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Title: Phosphate-Induced Immobilization of Uranium in Hanford Sediments

Abstract

Phosphate can be added to subsurface environments to immobilize U(VI) contamination. The efficacy of immobilization depends on the site-specific groundwater chemistry and aquifer sediment properties. Batch and column experiments were performed with sediments from the Hanford 300 Area in Washington State and artificial groundwater prepared to emulate the conditions at the site. Batch experiments revealed enhanced U(VI) sorption with increasing phosphate addition. X-ray absorption spectroscopy measurements of samples from the batch experiments found that U(VI) was predominantly adsorbed at conditions relevant to the column experiments and most field sites (low U(VI) loadings, <25 μM), and U(VI) phosphate precipitation occurred only at high initial U(VI) (>25μM) and phosphate loadings. While batch experiments showed the transition of U(VI) uptake from adsorption to precipitation, the column study was more directly relevant to the subsurface environment because of the high solid:water ratio in the column and the advective flow of water. In column experiments, nearly six times more U(VI) was retained in sediments when phosphate-containing groundwater was introduced to U(VI)-loaded sediments than when the groundwater did not contain phosphate. This enhanced retention persisted for at least one month after cessation of phosphate addition to the influent fluid. Sequential extractions and laser-induced fluorescence spectroscopy ofmore » sediments from the columns suggested that the retained U(VI) was primarily in adsorbed forms. These results indicate that in situ remediation of groundwater by phosphate addition provides lasting benefit beyond the treatment period via enhanced U(VI) adsorption to sediments.« less

Authors:
; ORCiD logo; ; ; ORCiD logo;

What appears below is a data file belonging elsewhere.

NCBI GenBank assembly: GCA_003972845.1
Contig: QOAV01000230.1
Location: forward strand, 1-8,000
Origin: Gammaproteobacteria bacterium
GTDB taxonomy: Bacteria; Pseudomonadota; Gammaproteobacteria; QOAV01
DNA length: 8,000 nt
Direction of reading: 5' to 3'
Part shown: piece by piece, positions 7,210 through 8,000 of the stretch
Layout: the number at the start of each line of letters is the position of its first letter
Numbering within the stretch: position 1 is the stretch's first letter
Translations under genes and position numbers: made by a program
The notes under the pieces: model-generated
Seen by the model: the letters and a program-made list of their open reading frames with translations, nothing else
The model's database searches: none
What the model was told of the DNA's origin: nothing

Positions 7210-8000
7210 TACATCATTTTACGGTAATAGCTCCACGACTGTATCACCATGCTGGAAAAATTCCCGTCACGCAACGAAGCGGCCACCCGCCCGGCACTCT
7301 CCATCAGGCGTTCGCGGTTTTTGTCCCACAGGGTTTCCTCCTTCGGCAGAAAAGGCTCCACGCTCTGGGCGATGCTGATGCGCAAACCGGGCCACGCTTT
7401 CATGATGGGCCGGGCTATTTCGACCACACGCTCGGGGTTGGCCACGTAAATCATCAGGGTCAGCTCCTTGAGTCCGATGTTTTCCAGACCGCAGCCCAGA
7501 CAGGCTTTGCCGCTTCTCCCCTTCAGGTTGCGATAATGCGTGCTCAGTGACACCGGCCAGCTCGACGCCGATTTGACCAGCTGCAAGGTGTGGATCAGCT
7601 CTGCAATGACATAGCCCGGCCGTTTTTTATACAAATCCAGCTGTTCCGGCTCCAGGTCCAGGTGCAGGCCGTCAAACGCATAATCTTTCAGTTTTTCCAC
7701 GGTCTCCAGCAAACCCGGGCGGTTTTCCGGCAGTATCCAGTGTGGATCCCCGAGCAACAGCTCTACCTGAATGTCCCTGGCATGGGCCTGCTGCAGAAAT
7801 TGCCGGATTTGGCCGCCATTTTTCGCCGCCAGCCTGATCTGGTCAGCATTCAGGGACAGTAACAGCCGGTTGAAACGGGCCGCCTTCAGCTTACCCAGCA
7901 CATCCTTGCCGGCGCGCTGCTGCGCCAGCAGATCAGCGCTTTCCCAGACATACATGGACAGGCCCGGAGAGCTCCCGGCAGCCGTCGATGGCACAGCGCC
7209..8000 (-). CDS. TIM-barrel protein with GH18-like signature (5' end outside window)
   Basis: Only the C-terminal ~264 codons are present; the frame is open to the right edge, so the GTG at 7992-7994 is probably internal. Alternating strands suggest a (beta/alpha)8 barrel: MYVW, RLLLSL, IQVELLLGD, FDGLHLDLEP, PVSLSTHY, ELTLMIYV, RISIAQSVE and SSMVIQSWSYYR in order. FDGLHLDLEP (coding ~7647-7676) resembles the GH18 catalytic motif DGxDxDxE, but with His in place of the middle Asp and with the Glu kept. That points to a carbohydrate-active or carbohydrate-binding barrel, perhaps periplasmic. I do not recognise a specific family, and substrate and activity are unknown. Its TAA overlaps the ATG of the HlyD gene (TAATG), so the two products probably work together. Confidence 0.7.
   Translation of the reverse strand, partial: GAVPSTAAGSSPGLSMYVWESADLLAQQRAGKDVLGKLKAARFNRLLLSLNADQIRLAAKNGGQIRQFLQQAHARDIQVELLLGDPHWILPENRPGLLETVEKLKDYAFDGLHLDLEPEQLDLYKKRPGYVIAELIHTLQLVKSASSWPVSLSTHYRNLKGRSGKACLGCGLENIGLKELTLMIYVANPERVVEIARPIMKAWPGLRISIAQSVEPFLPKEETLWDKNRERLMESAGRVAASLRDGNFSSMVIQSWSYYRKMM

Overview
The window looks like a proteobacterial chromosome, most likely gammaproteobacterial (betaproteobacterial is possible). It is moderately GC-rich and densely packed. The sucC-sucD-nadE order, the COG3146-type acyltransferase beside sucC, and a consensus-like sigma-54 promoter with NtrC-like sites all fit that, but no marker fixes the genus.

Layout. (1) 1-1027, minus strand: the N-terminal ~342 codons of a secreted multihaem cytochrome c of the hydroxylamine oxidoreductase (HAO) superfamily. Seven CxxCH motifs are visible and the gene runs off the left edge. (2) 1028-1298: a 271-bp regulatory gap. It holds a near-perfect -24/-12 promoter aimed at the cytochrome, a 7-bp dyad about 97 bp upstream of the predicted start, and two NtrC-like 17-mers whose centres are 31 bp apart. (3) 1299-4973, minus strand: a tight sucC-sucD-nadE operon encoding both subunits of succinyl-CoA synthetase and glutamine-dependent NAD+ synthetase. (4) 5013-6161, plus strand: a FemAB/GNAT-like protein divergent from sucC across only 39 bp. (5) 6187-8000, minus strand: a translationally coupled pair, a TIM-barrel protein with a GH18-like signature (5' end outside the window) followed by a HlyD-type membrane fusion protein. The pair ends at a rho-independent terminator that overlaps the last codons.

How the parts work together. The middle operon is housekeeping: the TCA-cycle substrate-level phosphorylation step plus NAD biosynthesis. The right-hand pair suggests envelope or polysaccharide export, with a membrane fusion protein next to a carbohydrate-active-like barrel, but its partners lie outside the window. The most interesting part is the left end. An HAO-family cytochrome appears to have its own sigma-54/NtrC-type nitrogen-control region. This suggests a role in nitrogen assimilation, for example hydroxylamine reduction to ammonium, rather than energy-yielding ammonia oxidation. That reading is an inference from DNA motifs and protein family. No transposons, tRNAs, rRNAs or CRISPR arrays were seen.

Publication Date:
Research Org.:
Pacific Northwest National Lab. (PNNL), Richland, WA (United States)
Sponsoring Org.:
USDOE
OSTI Identifier:
1358519
Report Number(s):
PNNL-SA-126170
Journal ID: ISSN 0013-936X; 47951; KP1702030
DOE Contract Number:  
AC05-76RL01830
Resource Type:
Journal Article
Resource Relation:
Journal Name: Environmental Science and Technology; Journal Volume: 50; Journal Issue: 24
Country of Publication:
United States
Language:
English
Subject:
54 ENVIRONMENTAL SCIENCES; Environmental Molecular Sciences Laboratory

Citation Formats

Pan, Zezhen, Giammar, Daniel E., Mehta, Vrajesh, Troyer, Lyndsay D., Catalano, Jeffrey G., and Wang, Zheming. Phosphate-Induced Immobilization of Uranium in Hanford Sediments. United States: N. p., 2016. Web. doi:10.1021/acs.est.6b02928.
Pan, Zezhen, Giammar, Daniel E., Mehta, Vrajesh, Troyer, Lyndsay D., Catalano, Jeffrey G., & Wang, Zheming. Phosphate-Induced Immobilization of Uranium in Hanford Sediments. United States. doi:10.1021/acs.est.6b02928.
Pan, Zezhen, Giammar, Daniel E., Mehta, Vrajesh, Troyer, Lyndsay D., Catalano, Jeffrey G., and Wang, Zheming. Tue . "Phosphate-Induced Immobilization of Uranium in Hanford Sediments". United States. doi:10.1021/acs.est.6b02928.
@article{osti_1358519,
title = {Phosphate-Induced Immobilization of Uranium in Hanford Sediments},
author = {Pan, Zezhen and Giammar, Daniel E. and Mehta, Vrajesh and Troyer, Lyndsay D. and Catalano, Jeffrey G. and Wang, Zheming},
abstractNote = {Phosphate can be added to subsurface environments to immobilize U(VI) contamination. The efficacy of immobilization depends on the site-specific groundwater chemistry and aquifer sediment properties. Batch and column experiments were performed with sediments from the Hanford 300 Area in Washington State and artificial groundwater prepared to emulate the conditions at the site. Batch experiments revealed enhanced U(VI) sorption with increasing phosphate addition. X-ray absorption spectroscopy measurements of samples from the batch experiments found that U(VI) was predominantly adsorbed at conditions relevant to the column experiments and most field sites (low U(VI) loadings, <25 μM), and U(VI) phosphate precipitation occurred only at high initial U(VI) (>25μM) and phosphate loadings. While batch experiments showed the transition of U(VI) uptake from adsorption to precipitation, the column study was more directly relevant to the subsurface environment because of the high solid:water ratio in the column and the advective flow of water. In column experiments, nearly six times more U(VI) was retained in sediments when phosphate-containing groundwater was introduced to U(VI)-loaded sediments than when the groundwater did not contain phosphate. This enhanced retention persisted for at least one month after cessation of phosphate addition to the influent fluid. Sequential extractions and laser-induced fluorescence spectroscopy of sediments from the columns suggested that the retained U(VI) was primarily in adsorbed forms. These results indicate that in situ remediation of groundwater by phosphate addition provides lasting benefit beyond the treatment period via enhanced U(VI) adsorption to sediments.},
doi = {10.1021/acs.est.6b02928},
journal = {Environmental Science and Technology},
number = 24,
volume = 50,
place = {United States},
year = {Tue Dec 20 00:00:00 EST 2016},
month = {Tue Dec 20 00:00:00 EST 2016}
}